Astronomy Column

Have you enjoyed all the festivities and specials on television related to the fiftieth anniversary of the Apollo 11 moon landing? The event at Resaca de la Palma and the Cristina Torres Memorial Observatory on July 20th was well attended. The groups that sponsored the event expect to be able to share more space excitement during the coming months.

The gifts for us to enjoy in the night sky are numerous and often obscured by too much light, weather-related clouds, or blowing dust. One of the exciting gifts will be occurring for the next several days. The Delta Aquarids Meteor shower will be the source of numerous “falling stars” as the uninitiated call meteors streaking across the sky.

These blazing bits of rock are debris entering Earth’s atmosphere that heats up the area around it through friction, leaving a trail of glowing light. Once the particle or chunk lands on the planet it is called a meteorite. The definitions are a bit confusing; don’t let that stop you from heading out to look for some.

Meteor showers occur when Earth’s orbit carries us into the dusty debris each year that a given comet leaves behind on its millions of miles long orbital path from the distant place of origin beyond the orbit of Pluto called the Oort Cloud. Most comets manage to swing around the Sun and head back from where they came, although occasionally one will slam into a planet such as Comet Shoemaker-Levy 9 did in July of 1994.

A meteor shower is a marvelous thing to see and the peak night of the shower the Moon will be a small sliver, which means if the clouds and dust and light pollution are minimal, we should be able to see some splendid flashes skating across the sky.

The best way to see the most meteors is to join a group of friends or family and sit outside in the late evening and scan the skies from east across the south. The meteors seem to originate from the constellation Aquarius that rises about nightfall, rising into the middle of the sky by after midnight.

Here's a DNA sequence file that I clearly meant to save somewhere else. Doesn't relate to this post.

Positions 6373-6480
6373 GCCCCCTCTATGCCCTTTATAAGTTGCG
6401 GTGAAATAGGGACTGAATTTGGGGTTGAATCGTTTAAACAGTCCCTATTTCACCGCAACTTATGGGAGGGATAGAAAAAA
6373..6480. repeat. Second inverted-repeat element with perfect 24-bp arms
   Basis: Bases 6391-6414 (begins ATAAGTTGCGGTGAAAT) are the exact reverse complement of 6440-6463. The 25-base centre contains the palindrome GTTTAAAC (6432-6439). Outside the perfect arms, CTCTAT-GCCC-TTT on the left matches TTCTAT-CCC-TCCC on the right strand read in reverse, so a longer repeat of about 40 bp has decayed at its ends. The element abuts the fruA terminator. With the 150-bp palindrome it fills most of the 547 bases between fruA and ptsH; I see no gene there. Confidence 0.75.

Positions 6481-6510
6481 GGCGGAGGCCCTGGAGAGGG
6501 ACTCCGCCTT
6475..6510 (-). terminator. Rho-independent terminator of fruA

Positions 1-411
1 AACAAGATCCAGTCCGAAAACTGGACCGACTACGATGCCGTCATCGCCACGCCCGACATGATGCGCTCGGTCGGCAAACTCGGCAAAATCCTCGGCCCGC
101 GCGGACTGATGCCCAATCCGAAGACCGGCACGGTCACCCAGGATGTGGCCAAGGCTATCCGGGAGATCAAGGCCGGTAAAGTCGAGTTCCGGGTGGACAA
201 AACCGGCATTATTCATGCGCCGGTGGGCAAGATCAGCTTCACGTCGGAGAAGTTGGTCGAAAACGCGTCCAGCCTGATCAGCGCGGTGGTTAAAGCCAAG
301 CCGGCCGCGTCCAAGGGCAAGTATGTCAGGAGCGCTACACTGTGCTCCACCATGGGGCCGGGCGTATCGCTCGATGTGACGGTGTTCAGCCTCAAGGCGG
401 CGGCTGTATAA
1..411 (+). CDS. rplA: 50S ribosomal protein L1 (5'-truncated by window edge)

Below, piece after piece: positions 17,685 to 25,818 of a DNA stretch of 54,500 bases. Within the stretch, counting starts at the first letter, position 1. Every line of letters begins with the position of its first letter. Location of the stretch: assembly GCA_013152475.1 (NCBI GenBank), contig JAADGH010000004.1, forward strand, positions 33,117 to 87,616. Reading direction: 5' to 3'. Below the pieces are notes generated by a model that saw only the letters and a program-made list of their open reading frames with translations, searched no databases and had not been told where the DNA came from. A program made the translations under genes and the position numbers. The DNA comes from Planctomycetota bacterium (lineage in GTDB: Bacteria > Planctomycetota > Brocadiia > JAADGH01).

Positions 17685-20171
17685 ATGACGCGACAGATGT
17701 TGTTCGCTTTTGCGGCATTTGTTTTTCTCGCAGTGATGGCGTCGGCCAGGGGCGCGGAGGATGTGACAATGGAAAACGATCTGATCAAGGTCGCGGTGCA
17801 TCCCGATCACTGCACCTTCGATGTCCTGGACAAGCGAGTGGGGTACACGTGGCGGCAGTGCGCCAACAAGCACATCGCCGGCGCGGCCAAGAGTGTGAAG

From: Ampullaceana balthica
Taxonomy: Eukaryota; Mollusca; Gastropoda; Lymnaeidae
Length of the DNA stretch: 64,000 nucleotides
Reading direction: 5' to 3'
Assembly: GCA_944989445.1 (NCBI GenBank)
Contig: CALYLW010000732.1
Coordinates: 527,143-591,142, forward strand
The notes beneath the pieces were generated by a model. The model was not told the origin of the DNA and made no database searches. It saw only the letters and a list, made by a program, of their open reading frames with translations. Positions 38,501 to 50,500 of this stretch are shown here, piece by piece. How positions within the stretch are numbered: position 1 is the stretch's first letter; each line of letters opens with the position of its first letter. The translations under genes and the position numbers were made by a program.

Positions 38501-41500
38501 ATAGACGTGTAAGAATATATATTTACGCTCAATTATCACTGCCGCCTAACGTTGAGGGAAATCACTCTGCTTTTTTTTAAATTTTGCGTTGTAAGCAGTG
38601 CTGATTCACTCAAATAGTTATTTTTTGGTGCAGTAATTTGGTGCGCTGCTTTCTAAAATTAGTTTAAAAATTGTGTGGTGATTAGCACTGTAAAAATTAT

The best time to “catch a falling star” will be when this constellation is nearer the meridian, around 4:00 a.m. Look due south for the bright star Fomalhaut for the region the meteors will seem to be emerging and streaking across the sky.

If the weather doesn’t cooperate for this one, another meteor shower will occur in mid-August. In addition, there are several other meteor showers occurring which means the chances are extremely good that you will spot something lovely.

The Alpha Capricornids and the Piscis Austrinids will be passing into our atmosphere this month as well. Look south for the best possibility of seeing them. How does a meteor watching party sound?

As a bonus, after a meteor shower it is possible to retrieve micrometeorites from your roof if you place a bucket beneath the gutter spout and capture the run-off water from the roof. Use a strong magnet that you put in a waterproof plastic bag, swish it in the debris at the bottom of the bucket, and chances are good you have actually caught yourself a bit of space debris because some meteors are iron, although others are stony.

If a meteor shower doesn’t impress you, perhaps the international space station will be passing overhead; check out the NASA website https://spotthestation.nasa.gov for flyover times and dates.

Until next week, do let some stars get in your eyes.